Remember spending your vacation time staring at listings in real estate storefronts, pondering a second or third home buy?
How about those lotteries that queued up 200 buyers for 20 new homes and site-unseen purchases by buyers thousands of miles away?
Home-for-sale websites were at the top of Web browsers’ bookmark lists and the names of hosts on house-and-home TV shows were household words.
Skyrocketing home values had transformed homeownership into the “psychological equivalent of gold.”
It was the best of times. It was the worst of times.
The gilded dream
Americans lusted for housing like addicts hunched over fat rails of dope.
Withdrawal has been painful, but detoxification has brought us back to our senses.
(See: “From lust to bust”)
“And now that we’re picking up the pieces, we’re seeing a psychological shift. Instead of looking at homes through the eyes of an economist, we’re realizing that a home doesn’t solely equate to financial return or measure only to a mortgage amount. Instead, the home is the emotional center of our lives, and it remains a critical component of who we are,” says psychotherapist, Dr. Robi Ludwigwho partnered with Coldwell Banker to take a look at the American psyche’s penchant for real estate after the fall.
On behalf of Coldwell Banker Real Estate, Harris Interactive polled more than 2,100 U.S. adults aged 18 and older and learned the housing-led economic downturn has had a profound effect on the way people view homeownership.
Inception of a new dream
“There’s no doubt that housing has been in the eye of the economic storm,” said Jim Gillespie, chief executive officer, Coldwell Banker Real Estate LLC.
“However, our work with Dr. Ludwig underscores that Americans remain bullish on homeownership and have not forgotten the inherent, emotional reasons that make our homes precious to us – in tough times or not. People are simply and rightly being more mindful about what they need and what they can afford, and are more carefully considering when to become homeowners,” Gillespie said.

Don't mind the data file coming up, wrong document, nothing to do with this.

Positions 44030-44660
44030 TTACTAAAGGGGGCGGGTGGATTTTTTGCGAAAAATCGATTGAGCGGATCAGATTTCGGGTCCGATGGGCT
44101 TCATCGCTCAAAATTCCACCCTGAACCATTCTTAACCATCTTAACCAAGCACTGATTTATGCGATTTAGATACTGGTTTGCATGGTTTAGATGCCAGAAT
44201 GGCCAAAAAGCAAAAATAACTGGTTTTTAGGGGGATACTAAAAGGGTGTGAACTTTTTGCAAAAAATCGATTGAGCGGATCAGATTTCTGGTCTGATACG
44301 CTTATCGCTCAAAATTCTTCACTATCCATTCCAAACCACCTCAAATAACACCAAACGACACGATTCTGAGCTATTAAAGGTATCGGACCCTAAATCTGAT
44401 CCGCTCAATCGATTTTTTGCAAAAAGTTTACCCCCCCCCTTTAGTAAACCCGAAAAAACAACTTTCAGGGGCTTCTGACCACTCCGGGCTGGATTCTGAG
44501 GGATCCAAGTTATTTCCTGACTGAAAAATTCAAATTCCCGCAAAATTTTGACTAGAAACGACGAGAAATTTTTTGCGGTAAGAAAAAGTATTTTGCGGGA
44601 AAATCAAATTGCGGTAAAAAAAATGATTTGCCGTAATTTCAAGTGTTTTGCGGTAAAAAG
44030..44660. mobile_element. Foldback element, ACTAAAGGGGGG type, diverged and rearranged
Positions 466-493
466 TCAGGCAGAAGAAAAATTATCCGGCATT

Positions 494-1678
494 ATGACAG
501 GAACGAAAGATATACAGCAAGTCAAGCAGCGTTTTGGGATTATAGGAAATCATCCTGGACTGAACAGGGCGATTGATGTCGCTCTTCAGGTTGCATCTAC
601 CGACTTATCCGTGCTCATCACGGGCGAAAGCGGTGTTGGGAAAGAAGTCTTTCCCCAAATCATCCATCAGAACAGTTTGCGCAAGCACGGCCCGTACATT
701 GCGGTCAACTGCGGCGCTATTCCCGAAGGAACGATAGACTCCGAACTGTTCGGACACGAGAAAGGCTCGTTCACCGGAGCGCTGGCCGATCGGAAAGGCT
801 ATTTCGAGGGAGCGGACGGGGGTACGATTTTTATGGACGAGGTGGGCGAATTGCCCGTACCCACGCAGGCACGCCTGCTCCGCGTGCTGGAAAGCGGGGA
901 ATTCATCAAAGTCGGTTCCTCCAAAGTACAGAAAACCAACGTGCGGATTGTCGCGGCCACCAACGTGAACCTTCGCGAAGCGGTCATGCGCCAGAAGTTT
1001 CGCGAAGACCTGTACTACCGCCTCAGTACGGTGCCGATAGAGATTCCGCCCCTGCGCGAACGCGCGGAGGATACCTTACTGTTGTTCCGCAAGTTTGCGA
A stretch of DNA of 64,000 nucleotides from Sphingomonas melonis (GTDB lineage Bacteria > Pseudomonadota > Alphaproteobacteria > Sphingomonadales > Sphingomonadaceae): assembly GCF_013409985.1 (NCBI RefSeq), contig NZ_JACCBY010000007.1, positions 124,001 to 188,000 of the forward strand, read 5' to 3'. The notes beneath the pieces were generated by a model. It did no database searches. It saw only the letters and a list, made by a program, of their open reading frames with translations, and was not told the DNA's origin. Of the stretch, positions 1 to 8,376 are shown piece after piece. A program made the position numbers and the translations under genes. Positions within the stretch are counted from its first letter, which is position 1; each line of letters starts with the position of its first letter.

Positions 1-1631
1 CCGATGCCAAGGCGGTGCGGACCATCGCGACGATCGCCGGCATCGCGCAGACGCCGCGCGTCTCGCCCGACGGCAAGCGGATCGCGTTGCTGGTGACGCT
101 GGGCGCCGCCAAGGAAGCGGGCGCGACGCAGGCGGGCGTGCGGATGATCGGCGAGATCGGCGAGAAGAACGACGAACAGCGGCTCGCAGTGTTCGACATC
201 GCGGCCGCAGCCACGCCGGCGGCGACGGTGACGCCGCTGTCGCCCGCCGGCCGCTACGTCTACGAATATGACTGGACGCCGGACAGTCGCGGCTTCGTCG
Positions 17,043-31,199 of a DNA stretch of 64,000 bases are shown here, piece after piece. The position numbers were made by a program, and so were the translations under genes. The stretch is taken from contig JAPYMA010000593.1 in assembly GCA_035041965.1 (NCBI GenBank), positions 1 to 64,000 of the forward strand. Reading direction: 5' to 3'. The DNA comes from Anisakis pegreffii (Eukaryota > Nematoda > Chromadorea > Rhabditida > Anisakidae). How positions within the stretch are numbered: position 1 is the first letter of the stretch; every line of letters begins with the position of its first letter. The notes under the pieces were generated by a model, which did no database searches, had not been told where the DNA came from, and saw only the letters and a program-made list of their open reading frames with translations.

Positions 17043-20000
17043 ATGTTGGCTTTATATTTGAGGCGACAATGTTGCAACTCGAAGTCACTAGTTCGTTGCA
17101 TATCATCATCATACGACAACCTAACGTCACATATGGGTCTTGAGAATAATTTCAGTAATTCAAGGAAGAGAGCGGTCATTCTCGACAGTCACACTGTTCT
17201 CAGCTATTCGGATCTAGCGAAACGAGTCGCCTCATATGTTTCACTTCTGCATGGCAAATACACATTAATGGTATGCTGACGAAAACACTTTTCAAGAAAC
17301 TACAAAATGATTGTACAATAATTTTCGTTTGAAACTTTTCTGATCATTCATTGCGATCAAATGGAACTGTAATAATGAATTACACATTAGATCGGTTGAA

The survey found:
• A majority of U.S. adults (79 percent) indicate the recession has caused society to rethink the concept of homeownership.
• Even more, 84 percent of U.S. adults, agree more people took owning a home for granted before the recession, and 72 percent said they feel like Americans have a greater respect for it now than they did before the recession.
• Seventy-five percent of U.S. adults agree that due to changes in the housing market and/or economy there has been an overemphasis on the financial value of a home rather than the emotional value of a home.
• Ninety percent of U.S. adults agree that some people purchased more expensive homes than they should have before the recession.
• Meanwhile, 86 percent of Americans agreed that people are more closely evaluating how much home they can truly afford now, compared to before the recession.
“After any major fallout like a financial downturn, it’s natural to examine and sometimes alter the way we think about fundamental issues in our lives,” said Ludwig
“So it makes sense that this survey shows we are re-thinking what passed for conventional wisdom during the ‘boom years.’ Instead of taking things for granted, people are protective of their jobs, homes and futures,” she explained.